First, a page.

If you are unfamiliar with the new code, it is the result of a directive from the Governor to the California Building Standards Commission (CBSC) to comply with the requirements of AB32 (Global Warming Solutions Act) and Executive Orders S-06-08 and S-20-04, both of which seek to provide for more sustainable building practices, reduce water use, reduce grid electric power consumption by buildings, and reduce green house gas emissions. While these two executive orders were directed at State-owned facilities, it was clear that they would be extended to private sector construction. AB32 requires reduction of green house gas emissions to 1990 levels by 2020, about a 25% reduction from current levels. The CBSC undertook an extensive process in developing the new code by partnering with a number of State agencies, task groups, and industry focus groups. It also studied existing, voluntary, green building rating systems including CHPS, LEED®, ASHRAE 189P, and Build-it-Green, among others. The new CALGreen Code represents a major revision of the 2008 California Green Building Standards Code, most of whose provisions were voluntary. Significant new standards affecting design, construction, and cost are present in the new code.

All of this comes with some criticism. Much has already been published about how CALGreen compares to existing third party green building rating systems. I believe no one is entirely happy with it. Even as the code was being printed into law, the California State Chamber of Commerce and the oil industry, among others, are seeking to delay AB32 implementation until the economy recovers significantly. While this effort against AB32 does not change the implementation of the new code, it may affect the thinking of many in the construction industry that, with a very weak building market, now is not the time to significantly raise the requirements and expense for new building projects.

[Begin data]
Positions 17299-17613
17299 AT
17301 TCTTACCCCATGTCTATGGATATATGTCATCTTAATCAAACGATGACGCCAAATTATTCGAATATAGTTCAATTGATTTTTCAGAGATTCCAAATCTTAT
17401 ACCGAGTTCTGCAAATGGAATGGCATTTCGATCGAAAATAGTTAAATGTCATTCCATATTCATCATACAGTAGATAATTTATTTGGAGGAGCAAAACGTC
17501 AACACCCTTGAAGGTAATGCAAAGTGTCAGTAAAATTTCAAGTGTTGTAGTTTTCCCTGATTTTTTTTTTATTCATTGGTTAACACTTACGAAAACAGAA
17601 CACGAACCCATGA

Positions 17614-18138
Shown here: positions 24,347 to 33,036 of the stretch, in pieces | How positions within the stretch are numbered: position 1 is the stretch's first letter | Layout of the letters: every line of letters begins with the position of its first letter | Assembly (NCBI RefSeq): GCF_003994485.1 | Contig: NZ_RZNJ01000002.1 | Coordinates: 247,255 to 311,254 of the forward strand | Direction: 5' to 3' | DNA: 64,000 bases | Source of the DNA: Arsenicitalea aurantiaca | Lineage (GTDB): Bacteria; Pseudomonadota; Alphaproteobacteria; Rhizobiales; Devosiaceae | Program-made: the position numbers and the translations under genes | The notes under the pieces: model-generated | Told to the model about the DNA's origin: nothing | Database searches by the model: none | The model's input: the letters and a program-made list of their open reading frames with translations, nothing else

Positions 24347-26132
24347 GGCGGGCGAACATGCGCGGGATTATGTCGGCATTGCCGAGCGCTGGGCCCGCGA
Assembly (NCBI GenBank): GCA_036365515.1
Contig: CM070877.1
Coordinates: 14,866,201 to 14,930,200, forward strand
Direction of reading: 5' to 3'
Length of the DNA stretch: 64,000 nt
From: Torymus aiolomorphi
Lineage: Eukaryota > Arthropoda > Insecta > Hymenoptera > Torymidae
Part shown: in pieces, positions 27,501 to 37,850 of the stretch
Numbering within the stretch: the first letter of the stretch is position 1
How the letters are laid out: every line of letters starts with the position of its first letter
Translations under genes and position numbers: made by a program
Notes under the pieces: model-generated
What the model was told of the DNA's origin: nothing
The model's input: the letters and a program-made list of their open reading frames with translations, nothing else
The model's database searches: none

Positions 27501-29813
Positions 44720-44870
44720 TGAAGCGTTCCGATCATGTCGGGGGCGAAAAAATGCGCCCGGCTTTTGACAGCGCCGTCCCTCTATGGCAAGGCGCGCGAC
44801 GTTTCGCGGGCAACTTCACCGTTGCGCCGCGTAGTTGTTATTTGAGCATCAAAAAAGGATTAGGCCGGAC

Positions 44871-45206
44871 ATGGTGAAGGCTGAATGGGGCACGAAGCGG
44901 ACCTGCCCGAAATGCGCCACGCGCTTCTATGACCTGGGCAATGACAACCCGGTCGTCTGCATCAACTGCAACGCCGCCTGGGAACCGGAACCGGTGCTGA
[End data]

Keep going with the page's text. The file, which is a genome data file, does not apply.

There are other organizations and individuals who do not believe that the code goes far enough toward making buildings more sustainable or that it is confusing in the way it is written and how it will be enforced. Criticisms have risen from some sectors of the existing green building industry and communities who feel that it will fall short of specific earthfriendly goals, including the AIA’s 2030 Challenge. These criticisms focus on five areas:

Is It Stringent Enough?
The new code was criticized for not being stringent enough to make a difference in climate change efforts. The CBSC has responded by pointing out that the California Air Resources Board estimates that the mandatory provisions of the new code will reduce green house gas emissions by 3 million metric tons in 2020. However, the mandatory requirement is only to meet the existing CEC minimum standards. The code states that green buildings should seek to achieve savings of 15% below this minimum standard, but at this time doing so is still voluntary. As an example of greater performance requirements, LEED® requires a minimum of 10% better performance than the current energy standards.